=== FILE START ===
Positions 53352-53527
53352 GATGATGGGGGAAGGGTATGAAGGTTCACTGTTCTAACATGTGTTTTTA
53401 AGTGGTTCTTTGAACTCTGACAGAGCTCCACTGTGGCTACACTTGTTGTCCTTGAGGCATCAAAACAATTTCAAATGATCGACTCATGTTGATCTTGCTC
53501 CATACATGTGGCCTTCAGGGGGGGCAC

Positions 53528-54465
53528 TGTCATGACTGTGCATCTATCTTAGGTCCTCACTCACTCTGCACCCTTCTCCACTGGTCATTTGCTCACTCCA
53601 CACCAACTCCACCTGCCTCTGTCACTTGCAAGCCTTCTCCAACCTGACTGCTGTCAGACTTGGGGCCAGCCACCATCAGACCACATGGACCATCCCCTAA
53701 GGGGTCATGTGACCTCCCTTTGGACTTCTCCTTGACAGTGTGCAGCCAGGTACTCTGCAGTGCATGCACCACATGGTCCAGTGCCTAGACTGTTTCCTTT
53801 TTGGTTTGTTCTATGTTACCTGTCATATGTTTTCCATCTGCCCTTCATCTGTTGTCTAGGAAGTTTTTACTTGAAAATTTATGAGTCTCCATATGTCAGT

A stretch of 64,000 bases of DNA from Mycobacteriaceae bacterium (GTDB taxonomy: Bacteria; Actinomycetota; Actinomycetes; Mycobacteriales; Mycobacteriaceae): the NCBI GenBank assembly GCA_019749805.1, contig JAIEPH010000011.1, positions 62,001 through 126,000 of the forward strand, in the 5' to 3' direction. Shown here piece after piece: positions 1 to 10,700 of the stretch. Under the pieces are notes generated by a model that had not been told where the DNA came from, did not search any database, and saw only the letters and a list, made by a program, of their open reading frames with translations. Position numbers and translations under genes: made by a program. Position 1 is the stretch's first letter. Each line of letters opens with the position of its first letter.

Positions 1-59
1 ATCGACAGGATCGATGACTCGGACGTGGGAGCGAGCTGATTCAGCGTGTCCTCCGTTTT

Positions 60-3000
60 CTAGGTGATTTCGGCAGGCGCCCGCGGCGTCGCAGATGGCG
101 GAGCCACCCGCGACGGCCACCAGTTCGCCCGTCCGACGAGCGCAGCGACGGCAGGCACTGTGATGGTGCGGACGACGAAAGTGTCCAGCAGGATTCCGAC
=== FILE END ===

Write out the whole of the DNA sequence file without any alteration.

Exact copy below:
Positions 53352-53527
53352 GATGATGGGGGAAGGGTATGAAGGTTCACTGTTCTAACATGTGTTTTTA
53401 AGTGGTTCTTTGAACTCTGACAGAGCTCCACTGTGGCTACACTTGTTGTCCTTGAGGCATCAAAACAATTTCAAATGATCGACTCATGTTGATCTTGCTC
53501 CATACATGTGGCCTTCAGGGGGGGCAC

Positions 53528-54465
53528 TGTCATGACTGTGCATCTATCTTAGGTCCTCACTCACTCTGCACCCTTCTCCACTGGTCATTTGCTCACTCCA
53601 CACCAACTCCACCTGCCTCTGTCACTTGCAAGCCTTCTCCAACCTGACTGCTGTCAGACTTGGGGCCAGCCACCATCAGACCACATGGACCATCCCCTAA
53701 GGGGTCATGTGACCTCCCTTTGGACTTCTCCTTGACAGTGTGCAGCCAGGTACTCTGCAGTGCATGCACCACATGGTCCAGTGCCTAGACTGTTTCCTTT
53801 TTGGTTTGTTCTATGTTACCTGTCATATGTTTTCCATCTGCCCTTCATCTGTTGTCTAGGAAGTTTTTACTTGAAAATTTATGAGTCTCCATATGTCAGT

A stretch of 64,000 bases of DNA from Mycobacteriaceae bacterium (GTDB taxonomy: Bacteria; Actinomycetota; Actinomycetes; Mycobacteriales; Mycobacteriaceae): the NCBI GenBank assembly GCA_019749805.1, contig JAIEPH010000011.1, positions 62,001 through 126,000 of the forward strand, in the 5' to 3' direction. Shown here piece after piece: positions 1 to 10,700 of the stretch. Under the pieces are notes generated by a model that had not been told where the DNA came from, did not search any database, and saw only the letters and a list, made by a program, of their open reading frames with translations. Position numbers and translations under genes: made by a program. Position 1 is the stretch's first letter. Each line of letters opens with the position of its first letter.

Positions 1-59
1 ATCGACAGGATCGATGACTCGGACGTGGGAGCGAGCTGATTCAGCGTGTCCTCCGTTTT

Positions 60-3000
60 CTAGGTGATTTCGGCAGGCGCCCGCGGCGTCGCAGATGGCG
101 GAGCCACCCGCGACGGCCACCAGTTCGCCCGTCCGACGAGCGCAGCGACGGCAGGCACTGTGATGGTGCGGACGACGAAAGTGTCCAGCAGGATTCCGAC